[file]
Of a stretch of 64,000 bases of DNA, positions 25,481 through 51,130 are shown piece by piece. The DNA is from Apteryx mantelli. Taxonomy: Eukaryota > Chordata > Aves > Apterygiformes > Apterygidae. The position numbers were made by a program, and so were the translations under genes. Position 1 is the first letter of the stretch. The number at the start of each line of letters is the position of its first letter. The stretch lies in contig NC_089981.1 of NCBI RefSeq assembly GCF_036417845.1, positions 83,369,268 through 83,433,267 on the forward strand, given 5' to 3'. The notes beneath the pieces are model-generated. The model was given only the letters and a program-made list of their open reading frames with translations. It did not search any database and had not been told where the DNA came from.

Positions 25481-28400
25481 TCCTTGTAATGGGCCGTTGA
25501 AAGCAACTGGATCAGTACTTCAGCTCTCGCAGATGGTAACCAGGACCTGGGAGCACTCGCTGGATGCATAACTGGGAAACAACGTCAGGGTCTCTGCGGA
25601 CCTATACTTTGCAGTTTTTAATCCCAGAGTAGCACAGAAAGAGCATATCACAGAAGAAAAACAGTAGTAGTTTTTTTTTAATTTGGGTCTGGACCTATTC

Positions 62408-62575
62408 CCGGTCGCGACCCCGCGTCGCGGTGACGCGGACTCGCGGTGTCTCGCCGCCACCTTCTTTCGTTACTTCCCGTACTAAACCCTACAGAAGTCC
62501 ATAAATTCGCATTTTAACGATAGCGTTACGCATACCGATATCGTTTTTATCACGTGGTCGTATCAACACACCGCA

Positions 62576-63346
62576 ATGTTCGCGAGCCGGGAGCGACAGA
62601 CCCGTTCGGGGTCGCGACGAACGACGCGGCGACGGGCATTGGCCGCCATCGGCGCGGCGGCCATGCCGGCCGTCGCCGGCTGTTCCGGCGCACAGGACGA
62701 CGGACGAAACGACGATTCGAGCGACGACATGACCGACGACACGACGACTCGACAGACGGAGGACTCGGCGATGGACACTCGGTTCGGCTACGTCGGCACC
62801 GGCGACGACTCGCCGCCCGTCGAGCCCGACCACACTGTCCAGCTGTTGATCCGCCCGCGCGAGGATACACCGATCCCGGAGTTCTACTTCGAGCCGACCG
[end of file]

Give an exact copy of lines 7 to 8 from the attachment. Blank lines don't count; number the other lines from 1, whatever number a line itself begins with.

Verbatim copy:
62408 CCGGTCGCGACCCCGCGTCGCGGTGACGCGGACTCGCGGTGTCTCGCCGCCACCTTCTTTCGTTACTTCCCGTACTAAACCCTACAGAAGTCC
62501 ATAAATTCGCATTTTAACGATAGCGTTACGCATACCGATATCGTTTTTATCACGTGGTCGTATCAACACACCGCA